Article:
If those I love try to hold me back in these areas, I would soon resent them. I remember the first time I wanted to stay all night by myself after paralysis. I got really excited about it because as little as it may seem to you, it was a big deal to me. Because of the way I became paralyzed, I had a lot of fears about being afraid to go to sleep and not knowing how I was going to wake up, I felt that staying by myself was facing that fear. So, it became a personal challenge for me. My husband needed to be away for a night and I insisted I could do this. He wanted to get help to come stay with me, but he listened to me and agreed. I was nervous and ecstatic all rolled up in one. The day came….the evening came….and help came. The helpers meant well, but I was so upset. I was NOT thankful for their help and told them so! We laughed about it later, but at the time, it was a big deal to me!

Please let us be who we are. Rather you agree or not, is really not the point. Just put yourself in our place and let us run your life and see how long you would like it. If you remember that we are people first. Our dreams and our desires still mean very much to us.

3. Allow us to go.
This was the absolute hardest thing my hubby had to learn. It still scares him to this day. This piggy backs on the last point, but you must allow us to go and do what we desire to do. I had a mom tell me recently, whose son in blind, that she dropped him off for his first day of college. She said it was the hardest thing she had ever done. He didn’t know the feel of the school, he didn’t have friends beside him and she wasn’t there. However, he had planned and prepared and they had the classes prepared for him. He told her to drop him off at the front door and he would maneuver the rest of the day. She let him go. Her release of that awesome young man will allow him to soar to much higher places in life than he would ever be able to go if she tried to lead him by the hand.

I will never forget the first time I wanted to drive to Tennessee from Ohio by myself. You wouldn’t believe how many people from my church came to beg me not to go, question me what I would do if I broke down on the road, and even tell my husband to ban me from driving! They all said these things because the loved me dearly….and thought I had lost my mind! Paralyzed people don’t travel alone…or so they thought. It was a terrifying thing for my husband to let me go and do that. He has had to learn to do that in many things I want to try, but I love him so much for letting me.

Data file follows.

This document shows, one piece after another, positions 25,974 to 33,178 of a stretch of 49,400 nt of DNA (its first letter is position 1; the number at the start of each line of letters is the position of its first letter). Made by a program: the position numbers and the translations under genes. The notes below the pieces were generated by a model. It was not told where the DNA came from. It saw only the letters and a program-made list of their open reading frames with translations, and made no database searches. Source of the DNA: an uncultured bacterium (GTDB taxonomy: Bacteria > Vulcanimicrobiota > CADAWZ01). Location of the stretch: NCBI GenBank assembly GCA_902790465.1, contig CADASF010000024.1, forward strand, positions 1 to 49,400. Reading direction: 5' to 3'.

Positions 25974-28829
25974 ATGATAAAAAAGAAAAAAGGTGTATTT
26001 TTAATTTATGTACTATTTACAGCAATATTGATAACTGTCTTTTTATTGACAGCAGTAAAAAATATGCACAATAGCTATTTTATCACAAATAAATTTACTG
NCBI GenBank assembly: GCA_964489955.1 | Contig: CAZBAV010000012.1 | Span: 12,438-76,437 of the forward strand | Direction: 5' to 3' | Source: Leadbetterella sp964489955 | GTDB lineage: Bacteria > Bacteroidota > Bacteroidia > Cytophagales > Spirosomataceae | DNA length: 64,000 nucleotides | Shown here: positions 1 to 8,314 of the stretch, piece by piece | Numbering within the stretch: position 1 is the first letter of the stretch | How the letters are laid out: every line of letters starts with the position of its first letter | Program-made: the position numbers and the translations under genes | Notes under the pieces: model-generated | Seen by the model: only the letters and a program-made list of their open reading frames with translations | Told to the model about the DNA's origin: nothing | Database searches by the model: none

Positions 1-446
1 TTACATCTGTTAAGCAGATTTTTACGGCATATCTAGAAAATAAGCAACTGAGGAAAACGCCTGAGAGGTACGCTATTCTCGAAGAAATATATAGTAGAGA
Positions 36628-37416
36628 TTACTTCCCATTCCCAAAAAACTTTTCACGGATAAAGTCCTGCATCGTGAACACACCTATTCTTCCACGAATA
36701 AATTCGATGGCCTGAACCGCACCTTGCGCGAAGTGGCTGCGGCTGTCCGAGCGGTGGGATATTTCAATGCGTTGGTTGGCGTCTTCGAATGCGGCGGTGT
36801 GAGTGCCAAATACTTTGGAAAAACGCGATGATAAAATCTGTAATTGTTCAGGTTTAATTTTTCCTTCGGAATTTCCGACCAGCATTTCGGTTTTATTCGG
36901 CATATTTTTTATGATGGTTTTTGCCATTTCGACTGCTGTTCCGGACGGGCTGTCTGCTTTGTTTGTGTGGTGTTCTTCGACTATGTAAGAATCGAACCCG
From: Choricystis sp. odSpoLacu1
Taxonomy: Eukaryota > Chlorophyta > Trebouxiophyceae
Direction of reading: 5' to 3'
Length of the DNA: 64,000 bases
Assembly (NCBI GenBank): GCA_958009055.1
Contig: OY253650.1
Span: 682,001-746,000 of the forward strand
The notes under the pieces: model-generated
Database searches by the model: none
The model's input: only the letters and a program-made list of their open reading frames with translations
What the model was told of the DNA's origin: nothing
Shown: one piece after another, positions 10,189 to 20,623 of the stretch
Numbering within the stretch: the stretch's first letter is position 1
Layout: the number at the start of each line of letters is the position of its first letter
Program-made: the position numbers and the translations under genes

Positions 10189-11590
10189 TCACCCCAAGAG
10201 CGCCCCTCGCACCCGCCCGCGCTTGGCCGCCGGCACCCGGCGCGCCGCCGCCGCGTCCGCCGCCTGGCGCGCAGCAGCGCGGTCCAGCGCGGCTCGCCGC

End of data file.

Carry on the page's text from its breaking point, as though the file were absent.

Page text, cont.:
Don’t think that you are showing us love by saying that you care too much to let us go. That is not how we see it. True love allows the bird to fly instead of keeping it in a cage. When you release us, our confidence soars!

Maybe you just need a dose of confidence. Maybe it is to go in public, brave that transfer, learn to drive, make a friend, hop a curb or tell a loved one to back off a little. It doesn’t have to be major (like my picture up there of Aaron Fotheringham who shreds at skate parks and is a part of the Nitro Circus doing wheelchair stunts). Whatever it is that you feel is intimidating you, than make it your project to work on confidence in that area. I’ve got an area that I am going to work on. Do you?

There is nothing more attractive to me than confidence in those who have a disability and in those who love us. Accept it, own it, and move on with your life and what you love!

See The Series Topics Here

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6 thoughts on “Disability and Relationships – Confidence

  1. Pingback: Disability and Relationships – The Entire Series | aliciareagan

  2. I remember your first trip. 🙂 I thought it was hilarious that so many people thought you weren’t capable of going. I just remembered thinking that yes, being in a chair did add a degree of “danger” but if I break down on the side of the road, I’m going to sit in my car and use my phone anyway. My legs don’t matter in that situation. 🙂

  3. Pingback: Establishing Confidence in Disability - AbleThrive